How to make digitalisation work for all citizens

A close-up on the account information in a mobile bank app.

OsloMet researchers are investigating ways to ensure that everyone can enjoy full social citizenship, while also training the next generation of welfare policy researchers.

Technology needs to work for everyone

So many aspects of our lives have become digital over the past few decades. This has made it easier for many of us to exercise their citizenship rights and duties and participate in society.

But this digital transformation has also created many privacy issues and a heightened risk of social exclusion.

We often imagine that the people at the highest risk of digital exclusion are those with low digital literacy, low-income groups, and persons with disabilities. Researchers aren’t sure yet if this is the case, however.

The Research Centre for Digitalisation of Public Services and Citizenship (CEDIC), one of five newly designated Centres of Research Excellence at OsloMet, seeks to provide new knowledge that will help reduce the risk of digital exclusion.

“What is a value for some can be a problem for others” explains professor Rune Halvorsen, Co-Director of CEDIC.

He and CEDIC director, professor Marit Haldar, are bringing together experts from different disciplines in order to solve the problem of social exclusion in the digital age.

Haldar adds “Technology is politics. It’s global, but it’s also in our daily lives. We need to solve the problem [of digital exclusion] so people can benefit from technological innovations.”

Sharing our private space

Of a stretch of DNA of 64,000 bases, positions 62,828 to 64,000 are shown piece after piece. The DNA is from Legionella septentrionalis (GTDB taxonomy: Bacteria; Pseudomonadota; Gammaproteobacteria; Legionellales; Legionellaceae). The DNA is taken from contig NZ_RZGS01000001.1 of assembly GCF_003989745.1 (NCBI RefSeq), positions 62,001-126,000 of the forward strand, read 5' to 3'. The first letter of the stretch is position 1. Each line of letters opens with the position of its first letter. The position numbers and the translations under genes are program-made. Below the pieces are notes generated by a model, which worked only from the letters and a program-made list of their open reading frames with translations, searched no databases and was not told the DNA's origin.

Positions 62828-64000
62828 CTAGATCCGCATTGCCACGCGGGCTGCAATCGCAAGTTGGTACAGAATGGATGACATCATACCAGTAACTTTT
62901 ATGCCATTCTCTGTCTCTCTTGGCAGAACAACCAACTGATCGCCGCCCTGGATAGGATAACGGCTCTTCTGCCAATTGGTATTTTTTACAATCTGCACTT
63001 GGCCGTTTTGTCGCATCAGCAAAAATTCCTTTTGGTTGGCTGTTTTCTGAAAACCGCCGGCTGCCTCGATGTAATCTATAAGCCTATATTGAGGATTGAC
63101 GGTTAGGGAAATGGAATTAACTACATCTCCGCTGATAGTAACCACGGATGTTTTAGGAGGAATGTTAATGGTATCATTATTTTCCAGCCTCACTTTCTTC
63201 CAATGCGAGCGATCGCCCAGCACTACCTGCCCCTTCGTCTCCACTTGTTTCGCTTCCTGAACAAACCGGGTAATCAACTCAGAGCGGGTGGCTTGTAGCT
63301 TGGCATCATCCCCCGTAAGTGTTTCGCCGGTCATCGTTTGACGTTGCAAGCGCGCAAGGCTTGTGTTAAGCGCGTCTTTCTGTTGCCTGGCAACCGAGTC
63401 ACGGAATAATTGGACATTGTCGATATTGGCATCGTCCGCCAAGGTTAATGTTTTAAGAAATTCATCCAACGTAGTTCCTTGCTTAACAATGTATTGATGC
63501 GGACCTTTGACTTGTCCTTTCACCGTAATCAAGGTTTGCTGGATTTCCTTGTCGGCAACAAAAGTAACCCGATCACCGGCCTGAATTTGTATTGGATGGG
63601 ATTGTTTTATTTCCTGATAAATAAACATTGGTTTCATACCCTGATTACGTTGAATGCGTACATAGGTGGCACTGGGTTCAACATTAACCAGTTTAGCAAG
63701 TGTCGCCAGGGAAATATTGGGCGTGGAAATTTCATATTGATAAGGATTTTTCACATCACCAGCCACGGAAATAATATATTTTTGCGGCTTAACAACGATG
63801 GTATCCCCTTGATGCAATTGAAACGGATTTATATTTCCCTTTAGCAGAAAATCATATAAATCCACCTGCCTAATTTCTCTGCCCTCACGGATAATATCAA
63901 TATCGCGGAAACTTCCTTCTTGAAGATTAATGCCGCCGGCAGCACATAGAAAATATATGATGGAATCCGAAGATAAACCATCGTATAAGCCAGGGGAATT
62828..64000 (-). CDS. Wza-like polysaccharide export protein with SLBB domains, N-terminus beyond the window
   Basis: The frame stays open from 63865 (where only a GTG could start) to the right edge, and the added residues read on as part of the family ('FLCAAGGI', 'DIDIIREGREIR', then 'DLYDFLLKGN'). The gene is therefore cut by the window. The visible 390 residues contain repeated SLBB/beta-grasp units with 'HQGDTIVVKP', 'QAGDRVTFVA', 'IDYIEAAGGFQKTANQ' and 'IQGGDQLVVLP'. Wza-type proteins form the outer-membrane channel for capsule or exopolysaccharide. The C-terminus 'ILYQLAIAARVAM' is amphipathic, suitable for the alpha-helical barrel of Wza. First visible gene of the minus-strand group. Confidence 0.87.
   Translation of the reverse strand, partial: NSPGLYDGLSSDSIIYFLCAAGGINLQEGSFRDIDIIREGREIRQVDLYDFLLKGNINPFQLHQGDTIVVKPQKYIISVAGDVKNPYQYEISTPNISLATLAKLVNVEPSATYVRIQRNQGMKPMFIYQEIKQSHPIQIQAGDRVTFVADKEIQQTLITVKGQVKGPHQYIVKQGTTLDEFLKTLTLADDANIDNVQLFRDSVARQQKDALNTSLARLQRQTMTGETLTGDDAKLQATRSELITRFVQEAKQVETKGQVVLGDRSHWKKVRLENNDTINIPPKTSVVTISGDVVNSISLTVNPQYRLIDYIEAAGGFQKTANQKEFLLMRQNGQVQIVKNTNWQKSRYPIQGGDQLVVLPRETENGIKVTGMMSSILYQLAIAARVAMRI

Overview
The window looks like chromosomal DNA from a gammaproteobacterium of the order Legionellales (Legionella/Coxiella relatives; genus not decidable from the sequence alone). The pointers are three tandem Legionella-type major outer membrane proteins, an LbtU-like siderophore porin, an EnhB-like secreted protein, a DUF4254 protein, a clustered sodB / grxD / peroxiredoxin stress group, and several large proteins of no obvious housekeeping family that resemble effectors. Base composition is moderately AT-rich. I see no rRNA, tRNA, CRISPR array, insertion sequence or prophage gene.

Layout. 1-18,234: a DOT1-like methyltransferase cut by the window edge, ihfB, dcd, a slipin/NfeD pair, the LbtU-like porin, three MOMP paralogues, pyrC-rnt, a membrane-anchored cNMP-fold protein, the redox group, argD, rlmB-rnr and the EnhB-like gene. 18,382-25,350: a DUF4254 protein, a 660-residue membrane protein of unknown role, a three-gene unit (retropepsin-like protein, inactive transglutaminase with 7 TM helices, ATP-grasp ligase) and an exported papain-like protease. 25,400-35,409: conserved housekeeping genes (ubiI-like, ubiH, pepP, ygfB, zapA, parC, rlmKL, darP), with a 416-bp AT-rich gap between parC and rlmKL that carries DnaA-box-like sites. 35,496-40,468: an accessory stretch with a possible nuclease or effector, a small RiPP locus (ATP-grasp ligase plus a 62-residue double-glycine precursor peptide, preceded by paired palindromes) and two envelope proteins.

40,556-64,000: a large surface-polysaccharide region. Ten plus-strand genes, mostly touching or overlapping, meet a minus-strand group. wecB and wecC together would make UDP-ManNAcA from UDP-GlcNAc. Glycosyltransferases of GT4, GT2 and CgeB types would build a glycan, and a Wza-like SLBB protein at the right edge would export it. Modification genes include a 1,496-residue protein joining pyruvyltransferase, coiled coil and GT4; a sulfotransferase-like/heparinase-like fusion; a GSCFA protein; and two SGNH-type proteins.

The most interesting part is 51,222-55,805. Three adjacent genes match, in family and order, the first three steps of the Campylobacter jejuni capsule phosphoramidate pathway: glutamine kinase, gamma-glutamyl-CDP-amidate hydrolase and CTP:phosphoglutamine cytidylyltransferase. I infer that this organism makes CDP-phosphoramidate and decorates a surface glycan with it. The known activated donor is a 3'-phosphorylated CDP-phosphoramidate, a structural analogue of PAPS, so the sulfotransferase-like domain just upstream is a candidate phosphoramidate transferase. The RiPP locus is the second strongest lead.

Technology can help us participate in society, but it can also invade our privacy. As we shift to working and schooling from home, our personal spaces have started to become public. Both physically and psychologically, this has changed the way we interact with each other.

Portrait of Rune Halvorsen.

Before this shift, there was little chance of an employer or colleague learning personal information that we did not want to share. With many people working from homes that were not built around a home office, this has become a real risk.

Children are particularly vulnerable to this. When people make their work space public, their children’s privacy shouldn’t have to be compromised. The digital shift has forced many people to choose between their work and their privacy.

Norway and the European Union have various laws concerning privacy in the digital space that are under increasing strain as services become digitalised. The sociologists, lawyers, and ethicists on the CEDIC team have a key role to play in untangling this issue and finding a successful way forward.

Drawing on experience

Just as CEDIC brings together researchers from many disciplines, its directors bring experience from different but complimentary backgrounds.

Halvorsen began his career researching IT accessibility for persons with disabilities. This research took him well beyond Norway to look for global policy solutions and to understand how policy traditions affect access.